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Rectal Cancer Survivors Can Face Sexual Challenges

Aug 15, 2017

In 2016, the Journal of Sexual Medicine published a study describing the sexual challenges and health-related quality of life among long-term rectal cancer survivors. Researchers surveyed 575 people in the United States. Almost a third (62 women and 119 men) had permanent ostomy procedures; the rest (173 women and 221 men) had undergone anastomosis. All had had surgery at least five years before the survey. The average time since surgery was 12 to 14 years.

Overall, survivors with a permanent ostomy were more likely to have sexual problems than those who underwent anastomosis. For example, about 28% of women in the ostomy group reported vaginal stricture (narrowing) at the time of the survey. For women in the anastomosis group, the rate was 17%. Also at the survey time, 22% of the women who had had an ostomy procedure had vaginal pain; only 12% of the anastomosis women did.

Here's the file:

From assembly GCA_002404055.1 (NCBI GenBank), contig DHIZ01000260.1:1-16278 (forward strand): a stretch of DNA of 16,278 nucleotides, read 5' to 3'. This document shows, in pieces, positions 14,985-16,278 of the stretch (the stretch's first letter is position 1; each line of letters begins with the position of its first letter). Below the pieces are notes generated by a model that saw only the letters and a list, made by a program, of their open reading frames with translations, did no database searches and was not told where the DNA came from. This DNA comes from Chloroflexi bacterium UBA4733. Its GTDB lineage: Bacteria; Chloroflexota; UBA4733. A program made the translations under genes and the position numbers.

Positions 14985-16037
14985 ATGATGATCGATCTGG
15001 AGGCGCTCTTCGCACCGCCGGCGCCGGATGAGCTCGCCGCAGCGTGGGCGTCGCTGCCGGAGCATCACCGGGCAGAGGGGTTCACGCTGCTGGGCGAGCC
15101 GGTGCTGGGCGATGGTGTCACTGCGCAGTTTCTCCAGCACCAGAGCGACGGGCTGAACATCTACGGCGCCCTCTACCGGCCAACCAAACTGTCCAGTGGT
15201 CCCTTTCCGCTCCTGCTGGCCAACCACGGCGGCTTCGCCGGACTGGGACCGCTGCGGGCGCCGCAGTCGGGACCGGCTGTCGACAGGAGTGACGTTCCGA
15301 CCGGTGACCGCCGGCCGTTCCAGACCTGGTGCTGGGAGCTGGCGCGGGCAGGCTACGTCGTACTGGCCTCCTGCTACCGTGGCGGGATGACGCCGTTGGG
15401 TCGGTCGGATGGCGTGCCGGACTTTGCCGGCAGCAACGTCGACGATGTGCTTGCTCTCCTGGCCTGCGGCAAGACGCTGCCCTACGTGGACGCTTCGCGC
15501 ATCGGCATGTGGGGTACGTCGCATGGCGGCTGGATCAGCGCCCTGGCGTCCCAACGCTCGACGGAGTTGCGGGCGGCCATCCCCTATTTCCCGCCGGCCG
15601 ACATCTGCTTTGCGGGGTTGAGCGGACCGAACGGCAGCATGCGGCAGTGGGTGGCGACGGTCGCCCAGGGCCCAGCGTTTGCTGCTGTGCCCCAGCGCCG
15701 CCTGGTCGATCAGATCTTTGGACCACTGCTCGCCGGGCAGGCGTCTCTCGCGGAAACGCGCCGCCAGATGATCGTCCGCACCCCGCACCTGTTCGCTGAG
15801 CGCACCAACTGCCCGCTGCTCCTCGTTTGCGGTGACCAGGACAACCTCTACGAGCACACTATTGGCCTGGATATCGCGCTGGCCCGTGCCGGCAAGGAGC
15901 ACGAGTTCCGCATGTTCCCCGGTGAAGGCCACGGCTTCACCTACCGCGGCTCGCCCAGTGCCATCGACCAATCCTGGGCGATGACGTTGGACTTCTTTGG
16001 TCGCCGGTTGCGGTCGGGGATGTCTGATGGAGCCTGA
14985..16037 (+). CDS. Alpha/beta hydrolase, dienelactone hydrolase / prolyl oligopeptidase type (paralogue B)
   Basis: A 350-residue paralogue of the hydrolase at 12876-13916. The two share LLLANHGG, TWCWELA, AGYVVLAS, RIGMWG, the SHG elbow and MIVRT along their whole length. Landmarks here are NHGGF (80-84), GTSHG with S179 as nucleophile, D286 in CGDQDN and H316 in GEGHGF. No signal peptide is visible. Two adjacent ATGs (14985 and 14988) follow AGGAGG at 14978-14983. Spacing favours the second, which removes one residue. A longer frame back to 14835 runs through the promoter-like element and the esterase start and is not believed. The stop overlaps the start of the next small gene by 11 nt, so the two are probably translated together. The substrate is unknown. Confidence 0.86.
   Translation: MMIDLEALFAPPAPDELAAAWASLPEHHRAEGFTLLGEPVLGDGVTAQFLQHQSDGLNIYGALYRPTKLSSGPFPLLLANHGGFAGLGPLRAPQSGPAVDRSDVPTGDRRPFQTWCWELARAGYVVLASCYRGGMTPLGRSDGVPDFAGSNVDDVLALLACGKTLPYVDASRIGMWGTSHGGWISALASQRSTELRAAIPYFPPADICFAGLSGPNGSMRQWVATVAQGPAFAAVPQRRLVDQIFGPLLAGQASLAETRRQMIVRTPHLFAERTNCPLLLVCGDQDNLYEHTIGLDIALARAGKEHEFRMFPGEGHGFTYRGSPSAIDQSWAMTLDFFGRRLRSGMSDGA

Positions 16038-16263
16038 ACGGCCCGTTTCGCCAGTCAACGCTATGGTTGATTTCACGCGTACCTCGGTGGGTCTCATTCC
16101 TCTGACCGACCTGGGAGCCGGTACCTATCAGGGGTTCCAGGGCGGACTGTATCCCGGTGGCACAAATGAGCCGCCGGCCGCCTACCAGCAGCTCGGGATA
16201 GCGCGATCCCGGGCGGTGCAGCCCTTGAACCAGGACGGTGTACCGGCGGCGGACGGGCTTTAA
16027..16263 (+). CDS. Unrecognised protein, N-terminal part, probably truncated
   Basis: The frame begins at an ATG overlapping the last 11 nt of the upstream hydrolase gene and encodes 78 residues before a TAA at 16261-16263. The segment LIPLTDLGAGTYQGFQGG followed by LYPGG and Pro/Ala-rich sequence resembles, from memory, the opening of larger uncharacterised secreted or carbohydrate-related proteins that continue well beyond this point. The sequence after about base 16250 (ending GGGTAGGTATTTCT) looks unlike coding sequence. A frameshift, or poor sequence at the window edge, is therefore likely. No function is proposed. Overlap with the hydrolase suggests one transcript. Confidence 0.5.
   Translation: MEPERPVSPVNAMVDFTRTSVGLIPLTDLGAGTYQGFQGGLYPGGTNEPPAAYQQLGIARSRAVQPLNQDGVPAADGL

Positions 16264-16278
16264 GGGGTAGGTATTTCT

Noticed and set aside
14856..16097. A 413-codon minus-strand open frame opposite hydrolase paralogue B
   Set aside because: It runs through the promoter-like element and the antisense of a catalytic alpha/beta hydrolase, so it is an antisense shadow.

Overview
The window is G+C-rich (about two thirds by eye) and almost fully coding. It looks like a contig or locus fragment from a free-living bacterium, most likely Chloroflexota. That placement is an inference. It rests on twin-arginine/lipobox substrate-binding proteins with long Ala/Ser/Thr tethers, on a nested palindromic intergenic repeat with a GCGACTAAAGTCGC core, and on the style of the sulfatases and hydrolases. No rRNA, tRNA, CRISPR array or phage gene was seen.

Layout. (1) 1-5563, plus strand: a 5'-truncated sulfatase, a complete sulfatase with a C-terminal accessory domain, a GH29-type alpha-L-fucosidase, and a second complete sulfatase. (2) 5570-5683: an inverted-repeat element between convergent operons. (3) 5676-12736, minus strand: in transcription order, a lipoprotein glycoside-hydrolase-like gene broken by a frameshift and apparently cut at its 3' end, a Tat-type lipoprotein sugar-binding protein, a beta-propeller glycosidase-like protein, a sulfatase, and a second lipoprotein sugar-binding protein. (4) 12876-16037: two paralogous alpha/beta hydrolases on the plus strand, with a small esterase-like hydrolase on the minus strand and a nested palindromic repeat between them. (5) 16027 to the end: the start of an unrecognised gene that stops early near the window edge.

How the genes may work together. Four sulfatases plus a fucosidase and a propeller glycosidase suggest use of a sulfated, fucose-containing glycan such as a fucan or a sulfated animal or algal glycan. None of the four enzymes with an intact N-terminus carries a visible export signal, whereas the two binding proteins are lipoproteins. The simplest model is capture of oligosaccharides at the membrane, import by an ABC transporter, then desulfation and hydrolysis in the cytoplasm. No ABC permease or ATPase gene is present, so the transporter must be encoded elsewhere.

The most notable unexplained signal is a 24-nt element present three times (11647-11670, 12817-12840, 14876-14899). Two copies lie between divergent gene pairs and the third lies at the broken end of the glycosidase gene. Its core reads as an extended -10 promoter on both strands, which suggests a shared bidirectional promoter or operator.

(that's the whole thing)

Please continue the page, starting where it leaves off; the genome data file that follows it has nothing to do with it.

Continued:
Erection problems were common for men in both groups. Seventy percent of the men in the ostomy group had problems getting an erection after surgery, compared to 59% of the men in the anastomosis group. However, the difference decreased as the years passed. By the time of the survey, the rates were 73% and 69%, respectively.

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